Gun Control for Domestic Abusers

The focus on preventing gun violence took a big step in Oregon last week thanks to a bill signed by Gov. Kate Brown that makes it harder for people convicted of domestic abuse to get guns, as well as a lesser known law implemented in January that allows courts to temporarily ban individuals shown to be at high risk of harming themselves or others from obtaining guns.

Brown signed the so-called ‘boyfriend loophole’ law to eliminate a situation where abusive intimate partners who do not reside under the same roof as their victims could still obtain guns. It also restricts gun access to people with restraining orders.

The Extreme Risk Protection Order law that started with the New Year allows courts to prohibit someone from having guns or other deadly weapons if there is probable cause that they pose significant danger to themselves or others.

Such a measure could very well have altered the outcome of a multiple homicide in 1995 that robbed Oregon psychologist Doreen Dodgen-Magee of her sister-in-law and three young nieces. They were shot and killed by an abusive ex-partner and father.

Dodge-Magee’s sister-in-law, Laura Whitson, was married for eight years to David Whitson before her partner’s emotional abuse forced her to move with their kids to her mother’s home in Scott Mills.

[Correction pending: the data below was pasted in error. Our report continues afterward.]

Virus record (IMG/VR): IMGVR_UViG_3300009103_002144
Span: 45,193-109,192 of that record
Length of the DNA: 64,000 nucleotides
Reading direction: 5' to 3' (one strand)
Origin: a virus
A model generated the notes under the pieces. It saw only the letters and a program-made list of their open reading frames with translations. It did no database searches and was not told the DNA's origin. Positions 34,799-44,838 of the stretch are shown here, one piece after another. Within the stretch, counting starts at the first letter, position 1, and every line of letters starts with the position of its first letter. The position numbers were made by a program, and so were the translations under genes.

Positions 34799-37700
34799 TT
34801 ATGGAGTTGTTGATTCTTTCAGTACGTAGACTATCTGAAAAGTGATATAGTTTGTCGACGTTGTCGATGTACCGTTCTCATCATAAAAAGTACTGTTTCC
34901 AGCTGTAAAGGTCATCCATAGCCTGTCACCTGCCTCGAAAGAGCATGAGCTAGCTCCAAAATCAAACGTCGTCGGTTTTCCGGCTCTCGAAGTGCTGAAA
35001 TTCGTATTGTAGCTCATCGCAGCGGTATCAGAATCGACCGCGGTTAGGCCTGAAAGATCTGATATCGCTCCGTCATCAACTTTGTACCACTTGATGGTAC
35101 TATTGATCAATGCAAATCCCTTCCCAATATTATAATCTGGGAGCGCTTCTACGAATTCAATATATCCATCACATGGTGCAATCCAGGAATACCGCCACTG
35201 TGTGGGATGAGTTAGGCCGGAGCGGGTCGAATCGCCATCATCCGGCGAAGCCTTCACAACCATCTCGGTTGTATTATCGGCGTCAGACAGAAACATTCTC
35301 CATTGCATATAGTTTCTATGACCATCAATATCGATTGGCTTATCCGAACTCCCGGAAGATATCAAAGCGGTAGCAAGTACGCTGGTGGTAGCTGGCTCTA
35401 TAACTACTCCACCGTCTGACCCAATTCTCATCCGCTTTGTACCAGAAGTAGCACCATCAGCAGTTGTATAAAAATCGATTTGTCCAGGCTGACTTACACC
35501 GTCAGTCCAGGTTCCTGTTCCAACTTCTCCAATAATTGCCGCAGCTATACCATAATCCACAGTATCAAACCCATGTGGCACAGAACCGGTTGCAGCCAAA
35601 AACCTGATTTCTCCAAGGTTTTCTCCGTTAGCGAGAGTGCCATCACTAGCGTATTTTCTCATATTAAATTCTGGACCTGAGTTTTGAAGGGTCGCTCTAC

He later broke into his ex wife’s house and raped her, which resulted in a pregnancy. She then got a restraining order against her husband, but he still retained a right of supervised visits with the children. Later, enraged that he wasn’t part of their child’s first day of kindergarten, he showed up to their house with a gun.

“Dave shot his way into the house with a rifle. My mother-in-law, Sarah, Rachel and baby April (6 months) were hiding in a bathroom—they ran outside.” Dodge-Magee said. “He ran out and shot them all. My mother-in-law was shot in the arm but survived.”

The incident traumatized the small town of 400 and David Whitson, who was sentenced to life in prison, later died by suicide while behind bars.

Under the new abusive intimate partner law, any kind of existing restraining order can be grounds to removing guns from an individual’s possession, even if they do not live under the same roof.

The order can be issued if clear and convincing evidence that someone is at risk of suicide or harming others with a deadly weapon in the near future is presented to a judge.

“We believe it can save people’s lives,” Multnomah County Chair Deborah Kafoury told the Portland Observer. “If anyone sees imminent risk of someone doing harm to others or themselves, they should call the court to get more information.”

Unlike the boyfriend loophole bill, which is geared specifically at intimate partners, an Extreme Risk Protection Order can have a much wider-reaching net, Kafoury explained.

“It can be a friend, it can be a spouse, it can be your child. This really could have had an effect to stop the gunman at Marjory Stoneman Douglas High School [in Parkland, Florida],” Kafoury said.